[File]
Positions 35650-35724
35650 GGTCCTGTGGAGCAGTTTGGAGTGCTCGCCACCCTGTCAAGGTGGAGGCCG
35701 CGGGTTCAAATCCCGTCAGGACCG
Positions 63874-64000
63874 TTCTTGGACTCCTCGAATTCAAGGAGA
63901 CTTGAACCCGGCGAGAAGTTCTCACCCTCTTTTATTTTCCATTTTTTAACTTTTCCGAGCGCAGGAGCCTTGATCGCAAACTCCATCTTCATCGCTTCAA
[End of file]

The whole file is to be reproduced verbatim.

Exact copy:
Positions 35650-35724
35650 GGTCCTGTGGAGCAGTTTGGAGTGCTCGCCACCCTGTCAAGGTGGAGGCCG
35701 CGGGTTCAAATCCCGTCAGGACCG
Positions 63874-64000
63874 TTCTTGGACTCCTCGAATTCAAGGAGA
63901 CTTGAACCCGGCGAGAAGTTCTCACCCTCTTTTATTTTCCATTTTTTAACTTTTCCGAGCGCAGGAGCCTTGATCGCAAACTCCATCTTCATCGCTTCAA